Saudi Arabians call for protest

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This story is based on a radio interview. Listen to the full interview.

Audio Transcript:

Marco Werman: I'm Marco Werman. This is the world, a co-production of the BBC World Service, PRI, and WGBH Boston. Saudi Arabia has been nervously monitoring the way the protests have been sweeping the Middle East, and Saudi authorities have warned that they won't tolerate any within their borders. That hasn't stopped protests from happening in the countries east of a minority Shiite population. The latest took place today. There are reports that Saudi security forces fired on the crowd to disperse the protestors. The mark would bring further unrest more than 30,000 Saudis have backed a call on Facebook to hold two protests this month, with the first one planned for tomorrow. The World's Laura Lynch is in the Saudi capital riot. Laura, let me start by asking you about the violence today. I mean, I know in the kingdom, it can be hard to get accurate information about what's even happening in the kingdom, but what have you heard about that violence in eastern Saudi Arabia today?

Laura Lynch: What reports we do have about what's happened today is that there was a demonstration in Qatif tonight, and there was one last night as well, but tonight's apparently resulted in shooting by the police at the protestors. This is unconfirmed; I have to stress that, but there is a suggestion that at least two people with gunshot wounds were taken to the hospital. Now, we've got a long way to go before we actually get clear, confirmed reports of what happened there, but if that's true, that's a real change in the tactics of these demonstrations so far, including the ones that I witnessed last week where the police were pushing people out of the way, but there was never any hint of violence.

Werman: Right, and with these unconfirmed reports as the background, what's the indication as to how many people will be joining tomorrow's protest?

Lynch: Marco, that is the big question here, and no one really knows the answer. They were always expecting that there was probably going to be demonstrations in the eastern part of the country because they have been active for the last few weeks. These have been small demonstrations in the hundreds at the most, but the real question for the government and for activists was whether those demonstrations were going to spread east to Riyadh, to Jeddah, on the other side of the country, on the other coast. No one knows. The activists are suggesting that even though they are at the foundation of this call for demonstrations, that even they don't expect any large numbers to turn out tomorrow.

Werman: And even with a small demonstration or even with a large demonstration, what do the activists hope to achieve?

Lynch: What they're calling for, when you read the blogs and the tweets, is that they want reforms to the monarchy. It's an absolute monarchy here. They want it to be a constitutional monarchy; they want to have elections. Some of them would also like to see some other social strictures relaxed. They'd like to lessen the segregation of the sexes here. They'd like to see women be allowed to drive in the country, but we always have to be careful here, Marco: no one here is calling for a revolution the way they are in the other countries in this region. They are calling for change. They don't want to see the king overthrown. He is genuinely liked here by most people, and that includes the activists.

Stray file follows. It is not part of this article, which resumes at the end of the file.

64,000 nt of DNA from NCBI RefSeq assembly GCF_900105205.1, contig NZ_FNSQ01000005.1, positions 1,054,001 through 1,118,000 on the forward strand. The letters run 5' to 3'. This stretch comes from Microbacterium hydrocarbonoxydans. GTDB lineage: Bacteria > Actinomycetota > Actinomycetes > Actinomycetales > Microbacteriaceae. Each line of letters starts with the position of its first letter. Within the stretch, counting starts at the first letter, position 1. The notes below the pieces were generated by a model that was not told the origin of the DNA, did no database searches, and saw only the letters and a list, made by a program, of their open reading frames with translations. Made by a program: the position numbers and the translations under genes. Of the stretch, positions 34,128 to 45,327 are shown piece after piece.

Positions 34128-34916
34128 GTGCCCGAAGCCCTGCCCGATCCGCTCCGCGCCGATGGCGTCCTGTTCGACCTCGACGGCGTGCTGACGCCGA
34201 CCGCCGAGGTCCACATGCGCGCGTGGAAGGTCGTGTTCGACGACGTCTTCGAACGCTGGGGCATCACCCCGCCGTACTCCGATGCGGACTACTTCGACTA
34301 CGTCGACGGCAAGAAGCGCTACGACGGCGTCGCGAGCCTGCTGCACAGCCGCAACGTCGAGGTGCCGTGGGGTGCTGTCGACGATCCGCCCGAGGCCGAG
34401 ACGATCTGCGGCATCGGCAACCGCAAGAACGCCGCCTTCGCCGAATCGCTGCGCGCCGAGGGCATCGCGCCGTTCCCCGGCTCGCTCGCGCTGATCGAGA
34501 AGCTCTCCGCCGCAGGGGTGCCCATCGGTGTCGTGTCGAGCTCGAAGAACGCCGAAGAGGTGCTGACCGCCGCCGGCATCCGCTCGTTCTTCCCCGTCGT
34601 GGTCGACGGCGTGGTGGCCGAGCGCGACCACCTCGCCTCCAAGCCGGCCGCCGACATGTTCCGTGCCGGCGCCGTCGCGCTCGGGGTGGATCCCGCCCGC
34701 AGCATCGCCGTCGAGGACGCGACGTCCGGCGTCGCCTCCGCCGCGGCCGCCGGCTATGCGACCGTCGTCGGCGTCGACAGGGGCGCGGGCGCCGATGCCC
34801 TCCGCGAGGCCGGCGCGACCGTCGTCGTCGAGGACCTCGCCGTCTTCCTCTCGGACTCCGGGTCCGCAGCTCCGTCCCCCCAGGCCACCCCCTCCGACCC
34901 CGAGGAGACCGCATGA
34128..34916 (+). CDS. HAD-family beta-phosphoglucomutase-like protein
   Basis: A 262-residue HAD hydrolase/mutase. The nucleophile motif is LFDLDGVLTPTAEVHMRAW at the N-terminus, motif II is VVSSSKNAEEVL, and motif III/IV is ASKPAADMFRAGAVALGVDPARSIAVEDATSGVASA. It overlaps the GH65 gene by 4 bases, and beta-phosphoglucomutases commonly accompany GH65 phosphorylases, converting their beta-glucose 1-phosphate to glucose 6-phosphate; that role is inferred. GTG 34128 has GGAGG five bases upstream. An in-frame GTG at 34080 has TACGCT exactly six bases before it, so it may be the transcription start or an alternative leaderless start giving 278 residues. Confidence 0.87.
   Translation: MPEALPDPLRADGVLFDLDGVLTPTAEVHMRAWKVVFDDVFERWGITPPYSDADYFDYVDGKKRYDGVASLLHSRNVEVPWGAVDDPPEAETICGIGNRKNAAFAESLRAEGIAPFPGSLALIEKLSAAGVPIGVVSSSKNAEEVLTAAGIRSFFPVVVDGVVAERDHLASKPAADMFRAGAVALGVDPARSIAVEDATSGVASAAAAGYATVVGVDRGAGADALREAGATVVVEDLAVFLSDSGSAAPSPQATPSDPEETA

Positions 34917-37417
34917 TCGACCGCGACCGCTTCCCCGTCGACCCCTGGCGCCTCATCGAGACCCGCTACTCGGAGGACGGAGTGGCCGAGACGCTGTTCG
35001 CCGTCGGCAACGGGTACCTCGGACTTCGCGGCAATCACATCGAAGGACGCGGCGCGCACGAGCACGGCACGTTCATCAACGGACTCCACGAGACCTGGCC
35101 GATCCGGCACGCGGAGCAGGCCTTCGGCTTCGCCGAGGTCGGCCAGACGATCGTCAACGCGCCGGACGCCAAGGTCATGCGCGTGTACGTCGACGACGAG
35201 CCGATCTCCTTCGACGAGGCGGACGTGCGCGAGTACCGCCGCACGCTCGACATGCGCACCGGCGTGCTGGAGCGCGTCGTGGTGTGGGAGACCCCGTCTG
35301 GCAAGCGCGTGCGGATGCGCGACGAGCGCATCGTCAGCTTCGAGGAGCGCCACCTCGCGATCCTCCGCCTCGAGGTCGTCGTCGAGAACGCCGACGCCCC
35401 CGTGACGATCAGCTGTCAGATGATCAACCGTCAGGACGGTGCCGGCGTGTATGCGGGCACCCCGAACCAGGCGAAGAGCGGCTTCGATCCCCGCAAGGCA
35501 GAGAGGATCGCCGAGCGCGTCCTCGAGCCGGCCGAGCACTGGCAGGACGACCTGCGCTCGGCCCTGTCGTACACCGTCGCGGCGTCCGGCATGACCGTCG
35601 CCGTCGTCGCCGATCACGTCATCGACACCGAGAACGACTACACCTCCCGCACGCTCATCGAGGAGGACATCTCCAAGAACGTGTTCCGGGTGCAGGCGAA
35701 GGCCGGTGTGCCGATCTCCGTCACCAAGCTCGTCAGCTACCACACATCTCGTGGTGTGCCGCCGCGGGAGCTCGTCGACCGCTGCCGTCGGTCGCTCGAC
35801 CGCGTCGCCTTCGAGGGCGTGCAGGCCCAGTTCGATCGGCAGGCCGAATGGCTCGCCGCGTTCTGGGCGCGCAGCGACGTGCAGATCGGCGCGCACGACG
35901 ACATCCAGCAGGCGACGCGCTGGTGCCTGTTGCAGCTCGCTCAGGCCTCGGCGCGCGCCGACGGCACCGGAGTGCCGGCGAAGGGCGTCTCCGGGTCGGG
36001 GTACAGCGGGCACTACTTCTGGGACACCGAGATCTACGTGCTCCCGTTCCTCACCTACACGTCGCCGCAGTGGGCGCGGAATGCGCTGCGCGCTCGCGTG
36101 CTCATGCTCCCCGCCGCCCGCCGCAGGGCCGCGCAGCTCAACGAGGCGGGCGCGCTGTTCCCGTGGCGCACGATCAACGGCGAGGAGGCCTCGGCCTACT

Werman: But even saying change as supposed in Saudi Arabia is somewhat provocative. What is the Saudi government doing in preparation for tomorrow's planned protest?

Lynch: Well, let's go back a few days, and it started with a call from the government reminding people that protests are illegal in Saudi Arabia and that they are banned. Then came a call from the top clerics in the country saying it's un-Islamic to protest and to demonstrate. The right way is to express your concerns to the king through discussion and through petition. Then, tonight, what we are starting to see on the street in Riyadh: I've seen a higher police presence. I drove by a parking lot today and saw ten busloads of officers who had been deployed there, and this evening there is a higher police presence on the streets: police patrolling the streets, and police at intersections, so they have sent out the warning, and now they are also a physical presence.

Werman: Now tomorrow whether it's a hundred protestors or thousands of them, the protestors must be aware that reprisals may be the consequence of their activism.

Lynch: Absolutely. They're aware of that. They know that the people who have been active in the past, who have voiced opinions in the past, have spent years in prison for that, and that may well be one of the reasons you actually see a reluctance to get out and demonstrate. I have talked to activists who really hope that there will be a demonstration tomorrow, but if you ask them if they'll be a part of it, they say no, they're not going to be there. But don't forget: it's not just about fear of reprisal. This still is a deeply conservative country, and Riyadh is the heart of that conservatism. I met a young group of Saudi men today, sitting at a sidewalk cafÃ? ©, and I asked them about this idea of protest. They shrugged and said that they don't have anything they need to protest about. They feel that their lives are pretty good here, and there's just no reason, and they think that, really, this is not their battle to fight.

Werman: The World's Laura Lynch speaking with us from the Saudi Arabian capital, Riyadh. Laura, thank you so much.

Lynch: You're welcome.